Does buildings insurance cover damage that existed before I purchased?

Does buildings insurance cover damage that existed before I purchased?

8:11 AM, 27th May 2015, About 8 years ago 10

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Hello all, I will explain in more detail, but first just wanted to say that this site has been a great source of learning for me as I have been planning to build my portfolio and I can’t thank the owners and contributors enough for the knowledge sharing.

Now for my query – I hope you can help.

I have purchased a leasehold flat which had water damage caused by damage to the roof prior to my purchase of the property. I was adviced by my solicitor and the seller’s solicitor that I should be able to claim against the existing buildings insurance for this damage, even though I didn’t own the property myself at the time of the damage… I managed to convince myself that this was true.

After requesting the freeholder to raise the insurance claim, he has informed me that the insurance company has declined the claim as I personally didn’t have a financial interest in the property at the time of the damage. Now, I can also convince myself of this, however I have experience of how lazy the freeholder is, and wouldn’t be surprised if he hasn’t even contacted the insurance company and is just giving me his personal opinion as fact.

What’s your view? Any advice on next steps?

Thanks in advance.

Tony water

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Neil Patterson

8:13 AM, 27th May 2015, About 8 years ago

Hi Tony,

I will get Jason our P118 property expert to comment on this for us 🙂

Jason McClean - The Home Insurer

9:15 AM, 27th May 2015, About 8 years ago

Hi Tony

The Freeholder is correct, you were not party to the contract of insurance therefore no claim is possible.

You bought the property in the knowledge that there was damage so its a buyer beware situation. The previous owner should have made a claim under his insurance.

The legal advice sounds suspect here. Are they suggesting you pretend the damage occurred after you bought and insured the property yourself? Insurance fraud departments are sophisticated and I am sure would see right through that and refuse you insurance in the future, leading to a whole new world of hurt and expense.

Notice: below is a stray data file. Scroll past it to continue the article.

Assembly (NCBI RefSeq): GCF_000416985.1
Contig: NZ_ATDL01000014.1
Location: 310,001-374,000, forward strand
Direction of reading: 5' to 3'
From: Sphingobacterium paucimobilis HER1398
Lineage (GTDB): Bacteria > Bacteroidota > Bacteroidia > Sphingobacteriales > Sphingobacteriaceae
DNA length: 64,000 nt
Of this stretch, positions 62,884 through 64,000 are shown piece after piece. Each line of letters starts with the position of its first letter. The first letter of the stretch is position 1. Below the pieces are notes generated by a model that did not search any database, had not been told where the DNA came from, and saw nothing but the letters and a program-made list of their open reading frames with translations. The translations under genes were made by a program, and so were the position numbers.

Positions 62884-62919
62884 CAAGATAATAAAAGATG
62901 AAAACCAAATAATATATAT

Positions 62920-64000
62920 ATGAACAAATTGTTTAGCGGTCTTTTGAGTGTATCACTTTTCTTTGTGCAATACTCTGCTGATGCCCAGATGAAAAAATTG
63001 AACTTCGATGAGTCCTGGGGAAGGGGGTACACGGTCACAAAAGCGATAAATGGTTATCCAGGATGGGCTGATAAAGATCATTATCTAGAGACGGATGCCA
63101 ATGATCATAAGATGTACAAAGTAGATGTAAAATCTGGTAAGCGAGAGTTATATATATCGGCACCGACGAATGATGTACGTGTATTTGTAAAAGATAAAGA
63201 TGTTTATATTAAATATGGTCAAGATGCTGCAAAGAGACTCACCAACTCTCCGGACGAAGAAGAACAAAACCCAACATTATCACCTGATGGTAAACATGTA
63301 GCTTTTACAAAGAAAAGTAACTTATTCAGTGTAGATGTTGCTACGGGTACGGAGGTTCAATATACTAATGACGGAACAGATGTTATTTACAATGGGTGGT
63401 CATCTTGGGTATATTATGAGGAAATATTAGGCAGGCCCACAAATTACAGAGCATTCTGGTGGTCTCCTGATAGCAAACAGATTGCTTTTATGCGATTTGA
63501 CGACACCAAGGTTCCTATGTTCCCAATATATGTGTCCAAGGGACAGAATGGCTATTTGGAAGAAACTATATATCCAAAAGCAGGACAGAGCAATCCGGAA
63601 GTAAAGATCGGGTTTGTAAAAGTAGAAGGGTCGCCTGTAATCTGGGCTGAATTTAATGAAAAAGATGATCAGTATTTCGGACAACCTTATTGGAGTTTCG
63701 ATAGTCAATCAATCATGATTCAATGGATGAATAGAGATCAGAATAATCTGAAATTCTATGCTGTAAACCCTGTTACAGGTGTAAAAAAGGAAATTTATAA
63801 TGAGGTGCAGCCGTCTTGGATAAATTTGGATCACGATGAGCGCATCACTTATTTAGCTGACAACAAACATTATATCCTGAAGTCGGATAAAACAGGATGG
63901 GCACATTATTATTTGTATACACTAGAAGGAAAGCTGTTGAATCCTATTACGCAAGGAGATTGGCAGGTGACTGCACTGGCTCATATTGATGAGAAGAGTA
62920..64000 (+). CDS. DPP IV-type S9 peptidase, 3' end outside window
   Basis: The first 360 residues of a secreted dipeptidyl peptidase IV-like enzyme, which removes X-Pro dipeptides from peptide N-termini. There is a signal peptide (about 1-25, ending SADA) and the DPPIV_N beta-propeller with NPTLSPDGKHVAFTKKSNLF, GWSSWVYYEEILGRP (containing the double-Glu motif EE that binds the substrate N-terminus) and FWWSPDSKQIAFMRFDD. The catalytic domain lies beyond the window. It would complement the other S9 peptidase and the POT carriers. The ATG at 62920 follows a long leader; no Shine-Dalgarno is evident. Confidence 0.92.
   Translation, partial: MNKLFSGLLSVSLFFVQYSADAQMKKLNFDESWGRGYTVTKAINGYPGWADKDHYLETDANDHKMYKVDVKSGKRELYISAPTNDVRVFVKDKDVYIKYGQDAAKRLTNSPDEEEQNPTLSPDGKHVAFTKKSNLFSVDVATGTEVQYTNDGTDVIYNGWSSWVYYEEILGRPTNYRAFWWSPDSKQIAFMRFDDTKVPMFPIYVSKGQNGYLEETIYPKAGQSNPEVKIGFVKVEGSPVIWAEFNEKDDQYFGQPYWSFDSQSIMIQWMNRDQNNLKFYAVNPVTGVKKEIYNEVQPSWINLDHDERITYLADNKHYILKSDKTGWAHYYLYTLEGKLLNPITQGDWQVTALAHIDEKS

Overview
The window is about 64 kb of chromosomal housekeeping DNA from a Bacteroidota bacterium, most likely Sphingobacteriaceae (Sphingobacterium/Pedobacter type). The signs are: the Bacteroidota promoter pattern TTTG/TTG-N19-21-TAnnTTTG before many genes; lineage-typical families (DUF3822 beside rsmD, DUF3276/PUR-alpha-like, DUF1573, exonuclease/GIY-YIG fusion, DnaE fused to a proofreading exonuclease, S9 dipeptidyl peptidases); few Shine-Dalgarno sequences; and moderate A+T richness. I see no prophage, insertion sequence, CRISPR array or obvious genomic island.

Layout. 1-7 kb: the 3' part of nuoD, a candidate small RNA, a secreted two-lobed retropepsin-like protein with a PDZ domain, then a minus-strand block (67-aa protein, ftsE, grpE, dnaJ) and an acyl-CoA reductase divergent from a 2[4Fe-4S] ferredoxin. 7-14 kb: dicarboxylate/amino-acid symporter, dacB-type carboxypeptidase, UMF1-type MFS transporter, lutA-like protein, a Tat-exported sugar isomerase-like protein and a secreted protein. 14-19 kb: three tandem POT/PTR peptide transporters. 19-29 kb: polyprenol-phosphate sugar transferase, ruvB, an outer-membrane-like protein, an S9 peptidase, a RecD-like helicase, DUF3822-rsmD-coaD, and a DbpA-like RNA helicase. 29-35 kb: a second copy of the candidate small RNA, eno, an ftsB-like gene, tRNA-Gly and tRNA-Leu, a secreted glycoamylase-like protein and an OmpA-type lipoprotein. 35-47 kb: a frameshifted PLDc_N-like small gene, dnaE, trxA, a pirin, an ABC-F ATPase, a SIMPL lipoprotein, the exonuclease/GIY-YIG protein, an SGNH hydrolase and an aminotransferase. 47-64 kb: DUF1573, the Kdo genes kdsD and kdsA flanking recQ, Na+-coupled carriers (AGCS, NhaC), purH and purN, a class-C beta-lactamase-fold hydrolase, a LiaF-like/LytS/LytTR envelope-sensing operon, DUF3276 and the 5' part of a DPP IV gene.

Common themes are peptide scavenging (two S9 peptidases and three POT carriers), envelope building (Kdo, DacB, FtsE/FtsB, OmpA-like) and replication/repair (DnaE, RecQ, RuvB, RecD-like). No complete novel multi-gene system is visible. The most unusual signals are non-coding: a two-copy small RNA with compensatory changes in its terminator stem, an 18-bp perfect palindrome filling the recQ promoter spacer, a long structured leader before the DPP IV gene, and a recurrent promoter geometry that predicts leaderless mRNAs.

Sorry it is not better news but from the way you word the question, I think you know yourself that this was a long shot as it simply sounds logically wrong, you cannot buy after the event insurance for properties. Hopefully yo can get the damage rectified yourself for a reasonable cost and I do hope you negotiated the price of the property lower to reflect this.

Michael Barnes

16:12 PM, 27th May 2015, About 8 years ago

If you were incorrectly advised by your solicitor, then you may have a claim against him/her

Michael Barnes

16:15 PM, 27th May 2015, About 8 years ago

Reply to the comment left by "Jason McClean" at "27/05/2015 - 09:15":

If thebuilding was properly insured at the time of the damage, then is there no way that a claim can be made by someone?

Jason McClean - The Home Insurer

16:21 PM, 27th May 2015, About 8 years ago

Hi Michael

The freeholder with the insurance contract should have made the claim at the time.

There is no way you can retrospectively claim for this using landlords insurance. If people could do that they would never buy insurance until after they had a problem and it would be a 100% claim rate and lose money faster than you could count.

Agree, if you have been advised incorrectly you should take the solicitors to task, but that is much easier said than done I suspect.

Ian Ringrose

22:57 PM, 27th May 2015, About 8 years ago

But the former owner may be able to claim and assign the payout to you.

I expect that the two solicitors would wish to make this happen if you put in a formal complaint to your solicitor.

Gary Nock

16:38 PM, 28th May 2015, About 8 years ago

Tony- you mention damage to the roof. Is it the roof or the ceiling to your individual flat? If its the roof then check the lease. It will have the repairing responsibilities of each party. If it's the roof then its a repair which comes out if the service charge. If its your own ceiling then I'm afraid you solicitor should have negotiated the cost of the repair off the purchase price. You are on a bit of a sticky wicket as Jason says as you had no interest in the property at that time.

Jonathan Clarke

2:48 AM, 29th May 2015, About 8 years ago

I sold one of my properties and made a retrospective insurance claim on some old damage caused when i did own it even though I didn`t own the property anymore. This benefitted the new owner

Tony Simpson

8:18 AM, 29th May 2015, About 8 years ago

Hello all. Thanks for the comments. Much appreciated.

It's a top floor flat. There was an extensive leak in the roof which damaged my property's ceilings, walls and some.of the flooring. Roof was repaired by the freeholder and cost distributed to all the leaseholders.

My solicitor also suggested I ask the previous owner to claim on the buildings insurance for my benefit. I could be lucky here as I am also purchasing another property from the same guy so we're still in contact.

Thanks again all. Will keep you posted. Keep your fingers crossed for me!

Neil Robb

22:54 PM, 30th May 2015, About 8 years ago

If there was damage there did you get the property at a discounted rate.

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